Calliditas is Getting to the Heart of Berger’s Disease

Renee - Calliditas

Calliditas CEO, Renée Aguiar-Lucander/Photo courtesy of Calliditas Therapeutics

IgA nephropathy, or IgAN, is a condition you have probably never heard of. It doesn’t have a parade or a month dedicated to its awareness. It’s not even easy to pronounce. Think: ‘IGA nuh-FROP-uh-thee’. But this orphan disease is one of the main reasons the team at Calliditas Therapeutics goes to work every day. 

Stockholm, Sweden-based Calliditas is developing Nefecon, a down regulator of IgA1 and proprietary, novel oral formulation of budesonide – a potent and established immunosuppressant – for the treatment of IgAN.

On April 28, Calliditas announced that the U.S. Food and Drug Administration (FDA) had accepted the submission of its new drug application (NDA) and granted priority review for Nefecon, bringing the drug one step closer to becoming the first medicine specifically designed and approved for IgAN.

IgAN, also known as Berger's disease, is a progressive autoimmune kidney disease that occurs when an antibody called immunoglobulin A (IgA) builds up in the kidneys, causing inflammation that can lead to the kidney’s inability to filter waste from the blood.

There is currently no approved treatment for IgAN, and 25-30% of patients go on to develop end-stage renal disease within 20 years of their diagnosis, condemning them to years of dialysis or the need to undergo a kidney transplant.   

“I think it is really a patient group, as in many orphan diseases, that feel that they have been a bit forgotten,” said Calliditas chief executive officer, Renée Aguiar-Lucander. 

Based on the results of Part A of Calliditas’ NefIgArd pivotal Phase III study, it is no mystery why the company received priority review for this promising therapy in a condition for which there is currently no approved treatment.

In the trial, which assessed the efficacy and safety of Nefecon compared to placebo in 200 adult patients with IgAN, the therapy met its primary endpoint, demonstrating significant reduction of urine protein creatine ratio after 9 months of treatment at a 16mg dose level. The patients continued to improve at 12 months.

Nefecon also had a significant impact on the key secondary endpoint, estimated glomerular filtration rate (EGFR), a key indicator of the kidney’s ability to filter creatine.

“That EGFR continues to decline for these patients, month after month and year after year until they end up in dialysis or transplantation. We know that the vast majority of these patients end up in dialysis and they haven’t even turned 50, so they’re young,” Aguiar-Lucander explained. 

Results from the NefIgArd trial found that the EGFR continued to decline in the placebo group, while in the treatment group, the drop-off ceased.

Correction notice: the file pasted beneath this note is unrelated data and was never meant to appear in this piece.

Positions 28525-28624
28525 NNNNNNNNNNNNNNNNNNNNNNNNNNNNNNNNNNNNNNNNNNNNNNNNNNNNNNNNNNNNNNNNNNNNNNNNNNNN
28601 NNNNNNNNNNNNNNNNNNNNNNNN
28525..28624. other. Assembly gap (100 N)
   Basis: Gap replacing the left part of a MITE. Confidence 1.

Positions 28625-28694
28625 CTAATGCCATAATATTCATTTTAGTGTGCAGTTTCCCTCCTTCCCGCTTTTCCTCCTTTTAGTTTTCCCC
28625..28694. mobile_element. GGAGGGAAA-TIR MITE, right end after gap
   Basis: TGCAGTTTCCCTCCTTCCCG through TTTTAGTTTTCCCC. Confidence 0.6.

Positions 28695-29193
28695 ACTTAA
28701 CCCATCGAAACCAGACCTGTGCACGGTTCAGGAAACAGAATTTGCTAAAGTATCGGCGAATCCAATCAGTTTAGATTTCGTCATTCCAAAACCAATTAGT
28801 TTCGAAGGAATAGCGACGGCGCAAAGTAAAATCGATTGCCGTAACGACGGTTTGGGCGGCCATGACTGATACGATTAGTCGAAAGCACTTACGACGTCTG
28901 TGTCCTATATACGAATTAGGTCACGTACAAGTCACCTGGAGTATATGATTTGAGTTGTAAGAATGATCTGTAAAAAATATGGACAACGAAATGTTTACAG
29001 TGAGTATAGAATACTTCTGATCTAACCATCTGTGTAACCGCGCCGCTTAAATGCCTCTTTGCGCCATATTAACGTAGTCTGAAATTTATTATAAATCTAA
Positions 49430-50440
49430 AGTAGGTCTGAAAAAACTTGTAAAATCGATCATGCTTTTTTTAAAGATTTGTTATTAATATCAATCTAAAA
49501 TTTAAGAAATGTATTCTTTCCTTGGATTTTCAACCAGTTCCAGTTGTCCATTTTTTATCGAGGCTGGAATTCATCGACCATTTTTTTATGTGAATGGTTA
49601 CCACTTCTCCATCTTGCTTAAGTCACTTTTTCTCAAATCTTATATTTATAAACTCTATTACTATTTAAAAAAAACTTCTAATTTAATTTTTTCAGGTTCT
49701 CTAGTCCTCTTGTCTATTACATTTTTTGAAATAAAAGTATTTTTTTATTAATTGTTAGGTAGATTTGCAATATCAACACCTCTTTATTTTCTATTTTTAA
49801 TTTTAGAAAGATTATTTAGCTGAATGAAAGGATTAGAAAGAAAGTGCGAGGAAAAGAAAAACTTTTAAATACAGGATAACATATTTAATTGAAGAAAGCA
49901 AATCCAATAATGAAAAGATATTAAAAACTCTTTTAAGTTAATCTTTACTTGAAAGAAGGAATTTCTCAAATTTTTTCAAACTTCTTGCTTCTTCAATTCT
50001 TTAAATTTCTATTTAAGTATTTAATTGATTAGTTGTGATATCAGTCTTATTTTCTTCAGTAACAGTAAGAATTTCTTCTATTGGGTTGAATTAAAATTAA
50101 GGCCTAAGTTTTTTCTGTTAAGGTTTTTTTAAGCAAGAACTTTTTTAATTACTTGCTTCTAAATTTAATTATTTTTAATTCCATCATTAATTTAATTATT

“You can see in the clinical data that there is this kind of kidney protective effect. The vast number of people on this treatment do not have any further kidney deterioration. That is obviously great because it shows that there’s a way to hopefully keep these patients out of dialysis and transplantation in the long run,” Aguiar-Lucander said.

In an effort to treat IgAN, physicians often prescribe blood pressure-lowering agents like ACE inhibitors, which aim to reduce the pressure on the damaged filter mechanisms and enable the kidney to better clean waste from the blood.

Aguiar-Lucander explained that, while helpful, these drugs primarily provide symptomatic relief. Calliditas, on the other hand, is directly targeting the origin of the disease.  

“All other drugs presently in development for IgAN have a systemic approach and effect. Calliditas is the only product candidate which is focused on the origin of the disease and hence has a local approach targeting the Peyer’s patches which produce galactose deficient IgA antibodies, thus interrupting the disease process at its origin,” Aguiar-Lucander said.

Nefecon leverages the TARGIT technology, developed by West Pharmaceutical Services, which allows it to pass through the stomach and intestine on its way to the targeted small intestine.

“We're taking a very different route to how we're coming at this disease,” Aguiar-Lucander explained. “We're not doing anything systemically. We're not trying to focus on the kidney when the damage is already done. We’re really trying to avoid having the damage occur in the first place, or to really delay and stop that kind of damage.”

In terms of safety, Nefecon benefits from the established profile of budesonide.

“It’s very typical of this kind of budesonide profile. It's been in man for quite a long time, so it is very well established. We know a lot about the substance; we know how it behaves, we know what it does,” Aguiar-Lucander said.

She added that while side effects such as transitory acne and stria can occur, “you're not really seeing any clinical effects on the metabolic system or the cardiovascular system. You're not seeing any severe infections, so you're avoiding a lot of the kind of effects that people worry about.”

While the confirmatory Part B of the NefIgArd study assessing long-term renal benefit is not expected to read out until 2023, Calliditas has applied for accelerated approval based on an exception that allows drugs targeting conditions with serious unmet needs to be approved based on a surrogate endpoint.

The FDA has set a Prescription Drug User Fee Act (PDUFA) goal date of September 15, 2021. If approved, Nefecon would become the first commercial success for Calliditas.

“I think a lot of people spend a lot of time in biotech and life sciences and don’t have the opportunity to get a drug to the patient,” Aguiar-Lucander said. “We’re all super excited about being able to do that.”

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